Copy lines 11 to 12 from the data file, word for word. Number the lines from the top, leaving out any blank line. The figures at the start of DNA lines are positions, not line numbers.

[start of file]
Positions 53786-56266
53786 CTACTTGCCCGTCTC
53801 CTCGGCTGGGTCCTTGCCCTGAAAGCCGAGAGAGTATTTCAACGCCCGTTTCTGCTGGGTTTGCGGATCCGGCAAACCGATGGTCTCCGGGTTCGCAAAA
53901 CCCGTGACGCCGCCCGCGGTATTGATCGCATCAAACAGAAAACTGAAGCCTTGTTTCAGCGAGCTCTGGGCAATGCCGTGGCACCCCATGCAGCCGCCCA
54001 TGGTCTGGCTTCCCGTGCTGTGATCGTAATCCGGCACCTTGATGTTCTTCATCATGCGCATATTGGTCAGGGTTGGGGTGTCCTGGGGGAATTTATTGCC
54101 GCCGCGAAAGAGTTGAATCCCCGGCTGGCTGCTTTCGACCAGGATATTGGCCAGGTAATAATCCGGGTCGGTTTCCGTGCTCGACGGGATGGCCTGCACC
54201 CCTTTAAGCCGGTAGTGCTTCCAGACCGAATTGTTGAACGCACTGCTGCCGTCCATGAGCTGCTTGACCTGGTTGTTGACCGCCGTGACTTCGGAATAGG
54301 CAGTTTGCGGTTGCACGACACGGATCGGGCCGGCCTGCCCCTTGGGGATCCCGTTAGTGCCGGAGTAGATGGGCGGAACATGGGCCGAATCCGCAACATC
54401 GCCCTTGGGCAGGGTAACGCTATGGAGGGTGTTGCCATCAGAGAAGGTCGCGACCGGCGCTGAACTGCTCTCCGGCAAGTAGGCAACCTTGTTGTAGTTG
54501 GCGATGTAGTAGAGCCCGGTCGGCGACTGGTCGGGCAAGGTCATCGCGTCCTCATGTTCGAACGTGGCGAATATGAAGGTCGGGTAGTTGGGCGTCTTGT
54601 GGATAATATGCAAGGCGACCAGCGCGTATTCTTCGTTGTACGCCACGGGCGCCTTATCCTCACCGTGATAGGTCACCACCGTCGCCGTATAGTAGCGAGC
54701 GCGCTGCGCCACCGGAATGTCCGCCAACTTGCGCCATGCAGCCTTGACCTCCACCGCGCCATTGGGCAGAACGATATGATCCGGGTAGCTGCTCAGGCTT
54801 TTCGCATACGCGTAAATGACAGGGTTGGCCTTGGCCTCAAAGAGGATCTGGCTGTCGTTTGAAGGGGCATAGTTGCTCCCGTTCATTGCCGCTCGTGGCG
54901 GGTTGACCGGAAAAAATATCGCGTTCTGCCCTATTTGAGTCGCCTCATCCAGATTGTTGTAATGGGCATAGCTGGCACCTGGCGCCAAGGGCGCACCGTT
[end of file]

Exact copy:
54601 GGATAATATGCAAGGCGACCAGCGCGTATTCTTCGTTGTACGCCACGGGCGCCTTATCCTCACCGTGATAGGTCACCACCGTCGCCGTATAGTAGCGAGC
54701 GCGCTGCGCCACCGGAATGTCCGCCAACTTGCGCCATGCAGCCTTGACCTCCACCGCGCCATTGGGCAGAACGATATGATCCGGGTAGCTGCTCAGGCTT